How to Write a Good Cover Letter that Gets the Job
Being a writer/VA with multiple jobs, I have been asked numerous times about how to write a good cover letter. Should it be long? How should you greet a potential client? Can you just use a template?
As a VA, one of my tasks is screening applicants. I am in charge of assessment and interview each time our company needs additional personnel. The sad fact is most of the time, out of ten cover letters, only one grabs my attention.
But anyone can write a cover letter, right? Yes, but not everybody knows how to write a good cover letter that nails the job. Because if everyone can, then why do some people have more than enough jobs while others fail to land a single one?
Remember that next to your online profile, your cover letter is the only thing that shows a client who you are and what you can do. And here’s a thing to consider: You only have one chance to prove yourself, so do the best that you can.
How to Write a Good Cover Letter: Things to Consider
Thoroughness is key
Don’t just scan the job post. Take your time. Read the details. What does the job entail? Is it something you’re capable of? If not, can you learn fast? If neither, then you’d better look for other job posts because you have very slim chances of being hired. And take note of this: sometimes, a client puts a specific code (word, phrase or problem you have to solve). Be very aware of that. It shows how well you follow instructions.
Regardless of what others might say, I still believe in being polite in my cover letters. It doesn’t mean that you have to address the hiring manager as sir/madam. If the client’s name is given, then use that. I prefer to start my cover letters with Dear, followed by the client’s name. Old school but it works for me.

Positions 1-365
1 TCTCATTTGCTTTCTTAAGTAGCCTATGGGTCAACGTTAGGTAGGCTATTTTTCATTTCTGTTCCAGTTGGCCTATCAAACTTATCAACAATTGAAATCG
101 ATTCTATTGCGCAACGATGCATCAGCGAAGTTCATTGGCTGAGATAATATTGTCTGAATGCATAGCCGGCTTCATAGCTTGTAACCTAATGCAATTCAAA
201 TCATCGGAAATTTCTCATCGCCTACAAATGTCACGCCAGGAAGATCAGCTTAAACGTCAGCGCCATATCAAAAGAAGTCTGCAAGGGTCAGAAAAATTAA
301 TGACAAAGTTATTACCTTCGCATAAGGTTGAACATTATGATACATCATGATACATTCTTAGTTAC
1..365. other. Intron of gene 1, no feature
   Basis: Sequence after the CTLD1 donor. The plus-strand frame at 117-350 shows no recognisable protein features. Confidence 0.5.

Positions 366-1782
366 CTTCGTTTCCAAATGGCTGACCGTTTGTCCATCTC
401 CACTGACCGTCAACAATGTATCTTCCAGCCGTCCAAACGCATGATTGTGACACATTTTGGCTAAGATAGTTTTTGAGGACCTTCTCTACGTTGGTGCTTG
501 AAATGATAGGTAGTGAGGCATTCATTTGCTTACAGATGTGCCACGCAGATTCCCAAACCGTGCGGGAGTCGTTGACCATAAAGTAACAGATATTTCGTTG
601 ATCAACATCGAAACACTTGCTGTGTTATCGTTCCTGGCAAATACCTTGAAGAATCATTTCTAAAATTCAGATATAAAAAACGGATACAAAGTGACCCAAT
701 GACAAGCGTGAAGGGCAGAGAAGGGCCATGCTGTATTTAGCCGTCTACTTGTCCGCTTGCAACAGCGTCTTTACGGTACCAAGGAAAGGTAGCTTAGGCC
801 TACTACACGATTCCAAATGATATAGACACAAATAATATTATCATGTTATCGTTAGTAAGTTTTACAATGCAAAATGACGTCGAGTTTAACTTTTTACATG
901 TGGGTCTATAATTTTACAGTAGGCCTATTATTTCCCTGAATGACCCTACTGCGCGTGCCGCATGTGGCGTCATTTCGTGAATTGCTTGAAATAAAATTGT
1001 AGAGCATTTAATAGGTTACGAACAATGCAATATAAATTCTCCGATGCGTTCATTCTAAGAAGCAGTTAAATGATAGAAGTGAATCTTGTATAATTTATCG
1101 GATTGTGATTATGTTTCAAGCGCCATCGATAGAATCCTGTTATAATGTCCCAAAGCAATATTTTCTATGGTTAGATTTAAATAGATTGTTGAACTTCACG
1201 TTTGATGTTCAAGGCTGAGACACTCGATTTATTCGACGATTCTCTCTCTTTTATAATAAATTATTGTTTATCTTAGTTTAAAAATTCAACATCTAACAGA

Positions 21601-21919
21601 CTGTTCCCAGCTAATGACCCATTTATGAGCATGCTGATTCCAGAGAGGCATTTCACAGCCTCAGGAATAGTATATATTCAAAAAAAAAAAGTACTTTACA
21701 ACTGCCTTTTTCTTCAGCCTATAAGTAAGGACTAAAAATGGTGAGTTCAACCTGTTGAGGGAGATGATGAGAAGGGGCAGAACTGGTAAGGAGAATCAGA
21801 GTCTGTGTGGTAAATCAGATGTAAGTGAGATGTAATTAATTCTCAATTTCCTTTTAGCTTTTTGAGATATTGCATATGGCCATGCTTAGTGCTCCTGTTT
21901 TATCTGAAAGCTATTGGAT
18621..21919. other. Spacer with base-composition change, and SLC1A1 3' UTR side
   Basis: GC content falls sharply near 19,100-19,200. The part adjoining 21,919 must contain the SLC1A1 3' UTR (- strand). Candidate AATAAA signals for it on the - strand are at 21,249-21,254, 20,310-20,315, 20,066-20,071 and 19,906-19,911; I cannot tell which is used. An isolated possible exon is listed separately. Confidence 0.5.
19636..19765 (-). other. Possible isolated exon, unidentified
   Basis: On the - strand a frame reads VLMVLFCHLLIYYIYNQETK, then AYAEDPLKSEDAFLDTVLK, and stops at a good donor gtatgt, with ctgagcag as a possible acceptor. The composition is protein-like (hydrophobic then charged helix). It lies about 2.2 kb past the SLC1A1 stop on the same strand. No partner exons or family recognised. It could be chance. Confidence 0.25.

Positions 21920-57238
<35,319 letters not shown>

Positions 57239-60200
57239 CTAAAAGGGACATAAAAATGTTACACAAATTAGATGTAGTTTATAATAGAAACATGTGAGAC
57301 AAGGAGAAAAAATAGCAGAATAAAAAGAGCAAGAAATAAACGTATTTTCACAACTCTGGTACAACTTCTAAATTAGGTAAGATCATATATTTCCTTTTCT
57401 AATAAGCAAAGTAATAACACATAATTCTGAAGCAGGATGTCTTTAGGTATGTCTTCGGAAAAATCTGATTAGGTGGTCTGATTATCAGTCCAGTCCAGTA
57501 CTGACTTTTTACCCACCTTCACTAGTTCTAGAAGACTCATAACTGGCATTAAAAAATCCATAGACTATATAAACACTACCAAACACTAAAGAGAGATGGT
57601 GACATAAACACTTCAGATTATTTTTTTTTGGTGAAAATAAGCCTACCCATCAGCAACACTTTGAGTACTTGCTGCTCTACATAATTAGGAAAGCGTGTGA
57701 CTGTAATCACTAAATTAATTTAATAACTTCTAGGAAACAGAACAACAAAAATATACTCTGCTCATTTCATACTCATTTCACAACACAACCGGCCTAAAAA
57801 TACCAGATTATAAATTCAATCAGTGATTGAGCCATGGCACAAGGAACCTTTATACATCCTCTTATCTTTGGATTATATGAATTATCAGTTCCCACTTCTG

Keep the gory details to yourself
Just introduce yourself briefly – your name, what you can do, and why you believe you are the best person for the job. There’s no need to tell your life story. The client will hire you based on what you can bring to his table, not on the number of your heartaches.
Short is not always best
Especially if you are applying for a writing or VA job. Answer the client’s questions thoroughly. This is your chance to showcase yourself. Don’t be shy – your confidence must show in every word you write. State why he should choose you. Did you have a similar project in the past? How well did you perform? Were you able to contribute to its success? Don’t brag. It’s too distasteful.
Don’t forget to thank the hiring manager before you close. I always include a brief “Thank you for your time,”. Why? Aside from being polite, it shows that you value his time too.
End your cover letter with confidence
Think positive! You’ve managed to engage the hiring manager this far. Don’t lose it by saying “I hope to hear from you soon”. That’s just too lame, after all the building-up you did for the entirety of your application letter. Insinuate that your lovely cover letter warrants an interview. Let him know that you are ready to be interviewed at a time that’s most convenient for him.
And don’t forget to edit and revise your cover letter prior to submission. Spelling and grammar matters especially if you’re applying to Writer/VA jobs. Not good at grammar but want to apply to other job categories like Graphic or Web Design? No worries – there are free tools out there that can check your work. Check out Grammarly and Reverso.
Want to have an idea as to how I write a good cover letter? Just write “Please send me two samples of your cover letter” in the comments box belowto, like The Youthful Granny VA’s FB Page and I’ll gladly send them to you.